Crowe and Griffis fight to draw
Heavyweights Dale Crowe and Talmadge Griffis each learned a valuable lesson in their main event Saturday night at Caesars Tahoe.
Griffis learned that no matter how many times he’s fought southpaws, he still needs to spar against them before fighting one. Meanwhile, Crowe discovered that boxing at 6,200 feet isn’t the same as fighting back home in Cincinnati.
The two headliners fought to a 10-round draw in the Heavyweight Explosion card that filled most of the seats in the casino’s Circus Maximus Showroom.
“I took the altitude a little bit for granted,” said Crowe outside his hotel room following the nontitle bout. “I didn’t think it would be as hard as it was. I trained hard, but after the fifth round it just ain’t the same. Back home I can go 10-12 rounds. Up here, I get cut in half.”
Griffis’ 20-1-3 pro record includes three victories over southpaws, but he trained for the Crowe fight in Colorado Springs and Houston without southpaw sparring partners. As a result, Crowe’s unusual style left Griffis confused at times.
“I didn’t have any southpaw sparring for this fight, and it was a little more of a problem that I thought it was going to be,” Griffis said. “I was expecting him to come a little more squared up. He had a little more of an angle to him than I thought he was gonna have.”
Crowe (21-4-2) started fast, showing more aggression and landing more combinations. Griffis was content to learn some of Crowe’s tendencies and patiently wait for his high-altitude training edge to kick in.
“I heard he was going to bumrush me at the beginning, so what I tried to do was stay away from the big punches early so I could come on later,” Griffis said. “I should of went ahead and stepped it up, not just the later rounds, and I would have won it clearly. But I left it to the judges.”
Each of the three judges saw a different fight, with one favoring Griffis 97-93, another siding with Crowe 96-94 and a third calling it a 95-95 draw.
Lighting the fuse for Griffis’ midfight comeback was an exchange of late punches after the fifth-round bell and Crowe’s repeated holding tactics.
“It was my fault, too,” Griffis said. “I’d keep ducking away to the right and he’d grab my arms and they’d be behind his back. What he was doing, and the referee didn’t see, was he would grab my head and he’d choke me because I’d have my head down a little bit.
“He did a little more than he was supposed to do in there. He’s a little more experienced than I am. He was doing little things I didn’t appreciate, but it’s part of boxing.”
Crowe said the varying styles contributed to the recurring clenches.
“It wasn’t intentional for either one of us,” Crowe said. “When he would come at me, I was over the top of him and his head would get underneath my arm, or vice versa.”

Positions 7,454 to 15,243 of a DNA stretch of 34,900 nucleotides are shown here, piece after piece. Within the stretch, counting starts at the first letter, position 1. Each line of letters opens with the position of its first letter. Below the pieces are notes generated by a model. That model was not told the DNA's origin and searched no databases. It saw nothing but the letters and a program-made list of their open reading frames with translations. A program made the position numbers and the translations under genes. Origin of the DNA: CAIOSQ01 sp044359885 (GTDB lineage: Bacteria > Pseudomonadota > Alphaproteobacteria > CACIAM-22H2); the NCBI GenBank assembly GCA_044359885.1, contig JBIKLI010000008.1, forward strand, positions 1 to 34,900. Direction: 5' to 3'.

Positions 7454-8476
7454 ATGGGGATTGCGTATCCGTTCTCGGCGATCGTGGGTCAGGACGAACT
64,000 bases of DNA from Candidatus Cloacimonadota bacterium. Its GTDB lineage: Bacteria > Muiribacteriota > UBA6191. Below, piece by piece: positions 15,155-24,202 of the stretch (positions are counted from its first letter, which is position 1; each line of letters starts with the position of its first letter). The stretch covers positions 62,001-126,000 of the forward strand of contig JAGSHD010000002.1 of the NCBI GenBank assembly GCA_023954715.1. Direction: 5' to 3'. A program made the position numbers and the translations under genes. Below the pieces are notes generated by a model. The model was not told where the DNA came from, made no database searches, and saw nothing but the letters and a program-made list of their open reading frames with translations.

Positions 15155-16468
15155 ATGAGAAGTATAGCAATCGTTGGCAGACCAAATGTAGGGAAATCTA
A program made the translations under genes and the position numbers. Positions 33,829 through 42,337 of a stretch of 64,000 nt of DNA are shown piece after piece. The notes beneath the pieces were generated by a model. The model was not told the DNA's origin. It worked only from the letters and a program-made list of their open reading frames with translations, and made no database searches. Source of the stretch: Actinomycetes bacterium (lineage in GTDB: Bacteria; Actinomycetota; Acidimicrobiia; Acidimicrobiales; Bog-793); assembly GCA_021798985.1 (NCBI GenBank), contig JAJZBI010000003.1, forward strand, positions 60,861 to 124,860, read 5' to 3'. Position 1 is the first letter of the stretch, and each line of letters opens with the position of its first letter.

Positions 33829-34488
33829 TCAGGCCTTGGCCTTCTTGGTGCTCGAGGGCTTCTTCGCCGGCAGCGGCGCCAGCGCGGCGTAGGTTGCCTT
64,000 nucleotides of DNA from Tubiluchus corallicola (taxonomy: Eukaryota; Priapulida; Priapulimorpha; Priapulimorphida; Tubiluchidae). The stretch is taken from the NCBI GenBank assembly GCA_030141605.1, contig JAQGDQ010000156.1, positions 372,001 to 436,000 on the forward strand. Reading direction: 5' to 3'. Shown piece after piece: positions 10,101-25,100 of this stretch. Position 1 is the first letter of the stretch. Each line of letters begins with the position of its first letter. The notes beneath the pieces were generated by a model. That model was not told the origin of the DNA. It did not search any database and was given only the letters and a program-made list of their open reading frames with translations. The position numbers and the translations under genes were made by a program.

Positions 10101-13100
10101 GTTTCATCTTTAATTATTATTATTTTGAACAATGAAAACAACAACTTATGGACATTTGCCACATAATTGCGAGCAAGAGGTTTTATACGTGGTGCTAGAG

Neither fighter came close to scoring a knowdown, but Griffis incensed Crowe several times by landing clean shots to the head.
“I felt like I had him hurt a few times, but he never had me hurt, other than me walking away a few times, trying to catch my wind,” Crowe said.
In one of the other large attractions of the evening and the only nonheavyweight bout, Marilyn Salcedo of Rialto, Calif., won a unanimous decision over Naoka Kumaeai of Los Angeles. All three judges scored the four-round women’s junior bantamweight bout 39-37.
Salcedo, who became hooked on boxing after seeing her brother fight, wasn’t intimidated by the kickboxing champion.
“She’s been there and knows how to be a champion, so I thought I did really good,” Salcedo said. “I tried to work my body shots and got some of them in and my hook and stuff. I tried to work on my defense, and I need more work on it, but we’ll get there.”
Salcedo (5-2-2) took no chances with the scoring, going toe to toe with Kumaeai for the first half of the final round.
“I just have to think, “Go, go, fight, give it my all,’ especially the last rounds because the judges see the last rounds and that’s their last impression,” Salcedo said. “And I know is she’s gonna give it her best the last round because we both want to win the fight.”
Support Local Journalism
Support Local Journalism
Readers around the Lake Tahoe Basin and beyond make the Tahoe Tribune's work possible. Your financial contribution supports our efforts to deliver quality, locally relevant journalism.
Now more than ever, your support is critical to help us keep our community informed about the evolving coronavirus pandemic and the impact it is having locally. Every contribution, however large or small, will make a difference.
Your donation will help us continue to cover COVID-19 and our other vital local news.
INCLINE VILLAGE, Nev. — Mt. Rose Ski Tahoe announced that Greg Gavrilets has been hired as its General Manager, replacing long-time ski area leader Paul Senft, who retired after a 42-year career with the resort.